|Ex-Priest at Ft. Lauderdale School
By Jay Weaver
Miami Herald [Florida]
April 25, 2007
A former priest who retired from a Fort Lauderdale Catholic high school in December amid questions about his alleged involvement in past sex-abuse incidents has been retained by the school as a consultant through the end of the academic year.
A group of St. Thomas Aquinas High School parents expressed "tremendous concern" about Ernest Durante, 68, of Hollywood in a letter sent Wednesday to the Archdiocese of Miami. The former guidance counselor has been training another school counselor on administering SAT, Advanced Placement and other exams on the campus.
The letter, unsigned by the parents, urged Archbishop John Favalora to remove Durante from the school.
The Archdiocese of Miami, which owns St. Thomas, confirmed that the former priest has been working as a consultant, saying he is present on campus only during after-school hours and has had no regular contact with students.
"I have been periodically going back to help train a female counselor. There's no involvement with students," Durante told The Miami Herald.
"I don't counsel students. I don't talk to students unless a situation arises. A student could see me or ask me a question about testing."
"The school has never told me anybody has complained," Durante said. "No student has ever questioned me."
Durante had been identified in a 2005 Philadelphia grand-jury report on Catholic clergymen accused of sexually abusing children.
Durante was not charged with any crime, but the report said he "sometimes watched" as a fellow priest sexually abused a 14-year-old male student in 1967 at a Catholic high school in Philadelphia.
The grand-jury report said Durante and the colleague, the Rev. John Schmeer, took the boy to homes they shared in the Philadelphia area and the New Jersey Shore, where they gave him Playboy magazines and introduced him to a teenage girl.
It spotlighted one incident where Durante and Schmeer went swimming in the deep end of a seminary pool where Schmeer took off the boy's bathing suit and fondled him.
"[T]he priest ... was rubbing up against the boy," according to the report released in 2005 by the Philadelphia District Attorney's Office. "Father Ernest Durante was in the pool, watching."
An archdiocese spokeswoman said top church officials did not know Durante was retained as a consultant by St. Thomas until a reporter brought it to her attention on Wednesday.
"This was a decision made at the school," said archdiocese spokeswoman Mary Ross Agosta, adding that she confirmed Durante's work as a consultant through St. Thomas' principal, Tina Jones.
"He's not on the grounds during the day. He's there after school hours," she said. "He's meeting with his replacement. He's not dealing with students at all."
Archdiocese officials had not seen the St. Thomas parents' letter, she said.
Durante — who left the priesthood in 1987 to get married and was a guidance counselor at St. Thomas Aquinas for 10 years before his retirement in December — told The Miami Herald that he never sexually abused anyone during his long career as a Catholic school educator in Philadelphia or South Florida.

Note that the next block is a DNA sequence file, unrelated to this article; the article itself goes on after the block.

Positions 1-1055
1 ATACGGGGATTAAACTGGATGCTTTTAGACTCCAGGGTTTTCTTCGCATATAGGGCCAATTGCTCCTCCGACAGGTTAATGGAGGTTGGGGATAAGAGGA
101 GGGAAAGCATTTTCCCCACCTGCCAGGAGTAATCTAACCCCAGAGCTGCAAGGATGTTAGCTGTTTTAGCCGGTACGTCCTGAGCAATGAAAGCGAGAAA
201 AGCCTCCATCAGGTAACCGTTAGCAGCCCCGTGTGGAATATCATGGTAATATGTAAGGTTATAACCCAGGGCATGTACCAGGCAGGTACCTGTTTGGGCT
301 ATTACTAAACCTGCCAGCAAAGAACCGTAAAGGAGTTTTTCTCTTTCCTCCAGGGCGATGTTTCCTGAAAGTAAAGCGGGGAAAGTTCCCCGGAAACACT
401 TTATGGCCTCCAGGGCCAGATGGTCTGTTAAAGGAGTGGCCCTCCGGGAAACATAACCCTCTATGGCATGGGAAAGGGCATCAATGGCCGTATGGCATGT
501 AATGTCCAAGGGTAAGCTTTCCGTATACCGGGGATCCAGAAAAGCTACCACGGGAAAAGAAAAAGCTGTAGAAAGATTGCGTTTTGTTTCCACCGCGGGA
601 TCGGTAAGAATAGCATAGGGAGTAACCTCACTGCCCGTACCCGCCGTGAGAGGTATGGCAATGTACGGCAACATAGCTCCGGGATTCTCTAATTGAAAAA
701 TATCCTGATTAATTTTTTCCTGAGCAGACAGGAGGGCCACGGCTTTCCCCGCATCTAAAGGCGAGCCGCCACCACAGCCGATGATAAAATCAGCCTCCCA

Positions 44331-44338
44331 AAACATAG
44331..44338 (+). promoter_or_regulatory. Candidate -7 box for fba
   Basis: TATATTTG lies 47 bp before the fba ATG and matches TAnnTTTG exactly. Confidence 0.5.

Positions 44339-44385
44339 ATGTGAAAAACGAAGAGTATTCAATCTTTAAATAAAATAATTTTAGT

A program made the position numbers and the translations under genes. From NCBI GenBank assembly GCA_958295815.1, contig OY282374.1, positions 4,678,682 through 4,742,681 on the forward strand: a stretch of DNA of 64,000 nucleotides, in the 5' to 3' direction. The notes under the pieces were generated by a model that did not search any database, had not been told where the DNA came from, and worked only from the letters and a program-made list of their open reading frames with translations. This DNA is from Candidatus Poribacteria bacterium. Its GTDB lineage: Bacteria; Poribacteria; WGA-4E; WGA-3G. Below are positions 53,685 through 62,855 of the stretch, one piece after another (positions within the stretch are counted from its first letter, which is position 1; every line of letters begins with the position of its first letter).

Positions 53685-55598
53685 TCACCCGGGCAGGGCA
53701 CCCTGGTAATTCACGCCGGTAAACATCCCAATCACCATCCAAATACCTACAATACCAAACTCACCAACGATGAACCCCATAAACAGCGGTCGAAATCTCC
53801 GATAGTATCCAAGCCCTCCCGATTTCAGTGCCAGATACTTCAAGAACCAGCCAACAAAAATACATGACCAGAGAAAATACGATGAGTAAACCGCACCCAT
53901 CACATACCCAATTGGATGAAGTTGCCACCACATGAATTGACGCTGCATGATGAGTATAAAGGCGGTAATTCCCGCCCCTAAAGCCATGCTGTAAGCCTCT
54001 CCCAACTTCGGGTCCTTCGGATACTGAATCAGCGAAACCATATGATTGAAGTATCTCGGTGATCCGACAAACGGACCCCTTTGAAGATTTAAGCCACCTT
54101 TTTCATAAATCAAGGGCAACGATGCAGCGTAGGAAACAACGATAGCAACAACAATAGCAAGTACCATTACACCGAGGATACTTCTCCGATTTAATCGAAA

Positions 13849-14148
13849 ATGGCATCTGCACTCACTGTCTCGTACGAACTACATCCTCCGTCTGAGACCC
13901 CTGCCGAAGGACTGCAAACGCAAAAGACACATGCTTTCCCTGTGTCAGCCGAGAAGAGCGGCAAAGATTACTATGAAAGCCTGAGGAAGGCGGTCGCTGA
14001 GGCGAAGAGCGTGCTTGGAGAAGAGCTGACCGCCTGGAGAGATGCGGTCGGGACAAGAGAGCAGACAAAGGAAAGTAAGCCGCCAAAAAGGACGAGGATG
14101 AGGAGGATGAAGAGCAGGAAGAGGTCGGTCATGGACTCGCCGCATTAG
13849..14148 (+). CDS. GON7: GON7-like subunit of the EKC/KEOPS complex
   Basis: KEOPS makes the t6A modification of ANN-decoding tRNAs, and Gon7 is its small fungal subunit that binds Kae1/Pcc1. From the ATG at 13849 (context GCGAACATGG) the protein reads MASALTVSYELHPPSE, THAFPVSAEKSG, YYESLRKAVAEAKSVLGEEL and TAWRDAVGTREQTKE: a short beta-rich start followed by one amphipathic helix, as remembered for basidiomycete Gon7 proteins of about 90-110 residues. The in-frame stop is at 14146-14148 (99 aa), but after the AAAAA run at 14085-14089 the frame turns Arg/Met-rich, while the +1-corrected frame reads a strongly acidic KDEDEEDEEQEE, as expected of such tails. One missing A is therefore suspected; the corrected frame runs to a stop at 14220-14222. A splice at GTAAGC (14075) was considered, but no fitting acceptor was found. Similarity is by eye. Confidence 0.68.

"I'm totally innocent," Durante said.
"I never saw Father Schmeer do anything. I never watched anything."
Schmeer has since been removed from the ministry.
Durante said he reluctantly retired from St. Thomas in mid-December because he didn't want the school "caught in the middle of a controversy."
Durante asked St. Thomas to accept his request to retire "due to personal reasons" and the school did so by placing the announcement on its web page — thanking him for "his years of faithful service."
The announcement noted that Durante "has denied these allegations" stemming from his tenure as a priest in Philadelphia and that "no charges were ever brought against him."
The Miami archdiocese said it knew of no sexual-abuse complaints filed against Durante as a guidance counselor at the Fort Lauderdale school, adding that he cleared two background checks by the FBI and Florida Department of Law Enforcement.
The Archdiocese of Philadelphia determined that the boy's sex-abuse allegations against Schmeer, dating back to 1967, were "not credible," but the Philadelphia grand jury identified Schmeer among 63 priests accused of sexual abuse in a lengthy report.
The panel did not fully investigate Durante because he had left the priesthood nearly two decades ago, prosecutors said.
Last fall, a Philadelphia woman contacted St. Thomas Aquinas after recognizing Durante in a photo on the school's web page.
Nancy Green, who says Durante taught her religion at a Catholic high school in Philadelphia in 1977, said she learned about his past on a website called BishopAccountability.org. "I would be frightened to know that a man with such a questionable history had access to my children," said Green, a mother of three, in an e-mail to St. Thomas officials.
"I would imagine that the parents at St. Thomas Aquinas would feel the same."
The school's principal, Jones, responded in an e-mail, extending thanks for her "concern for our students and future students."
Jones attached a letter that said: "There is no reason to believe he has been implicated in the abuse scandal except by his working association with another priest [Schmeer]."
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